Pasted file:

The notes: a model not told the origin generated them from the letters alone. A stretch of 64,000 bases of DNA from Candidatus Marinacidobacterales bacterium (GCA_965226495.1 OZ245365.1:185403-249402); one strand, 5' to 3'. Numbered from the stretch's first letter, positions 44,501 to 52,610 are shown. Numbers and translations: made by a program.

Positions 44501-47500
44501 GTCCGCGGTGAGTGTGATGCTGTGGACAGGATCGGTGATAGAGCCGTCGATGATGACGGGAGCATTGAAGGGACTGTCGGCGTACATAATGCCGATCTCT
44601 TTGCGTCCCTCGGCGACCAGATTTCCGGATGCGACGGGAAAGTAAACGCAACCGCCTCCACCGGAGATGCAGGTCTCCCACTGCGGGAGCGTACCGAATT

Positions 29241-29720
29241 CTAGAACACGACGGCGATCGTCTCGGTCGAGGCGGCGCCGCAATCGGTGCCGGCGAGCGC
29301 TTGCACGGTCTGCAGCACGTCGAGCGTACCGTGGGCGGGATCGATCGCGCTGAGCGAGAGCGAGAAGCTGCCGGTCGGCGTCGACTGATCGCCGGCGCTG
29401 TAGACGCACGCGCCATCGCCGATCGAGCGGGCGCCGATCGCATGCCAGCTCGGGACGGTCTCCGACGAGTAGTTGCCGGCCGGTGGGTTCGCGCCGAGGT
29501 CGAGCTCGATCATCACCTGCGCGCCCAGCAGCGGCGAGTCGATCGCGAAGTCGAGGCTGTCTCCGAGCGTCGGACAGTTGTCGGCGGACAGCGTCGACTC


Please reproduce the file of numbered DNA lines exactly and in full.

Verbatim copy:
The notes: a model not told the origin generated them from the letters alone. A stretch of 64,000 bases of DNA from Candidatus Marinacidobacterales bacterium (GCA_965226495.1 OZ245365.1:185403-249402); one strand, 5' to 3'. Numbered from the stretch's first letter, positions 44,501 to 52,610 are shown. Numbers and translations: made by a program.

Positions 44501-47500
44501 GTCCGCGGTGAGTGTGATGCTGTGGACAGGATCGGTGATAGAGCCGTCGATGATGACGGGAGCATTGAAGGGACTGTCGGCGTACATAATGCCGATCTCT
44601 TTGCGTCCCTCGGCGACCAGATTTCCGGATGCGACGGGAAAGTAAACGCAACCGCCTCCACCGGAGATGCAGGTCTCCCACTGCGGGAGCGTACCGAATT

Positions 29241-29720
29241 CTAGAACACGACGGCGATCGTCTCGGTCGAGGCGGCGCCGCAATCGGTGCCGGCGAGCGC
29301 TTGCACGGTCTGCAGCACGTCGAGCGTACCGTGGGCGGGATCGATCGCGCTGAGCGAGAGCGAGAAGCTGCCGGTCGGCGTCGACTGATCGCCGGCGCTG
29401 TAGACGCACGCGCCATCGCCGATCGAGCGGGCGCCGATCGCATGCCAGCTCGGGACGGTCTCCGACGAGTAGTTGCCGGCCGGTGGGTTCGCGCCGAGGT
29501 CGAGCTCGATCATCACCTGCGCGCCCAGCAGCGGCGAGTCGATCGCGAAGTCGAGGCTGTCTCCGAGCGTCGGACAGTTGTCGGCGGACAGCGTCGACTC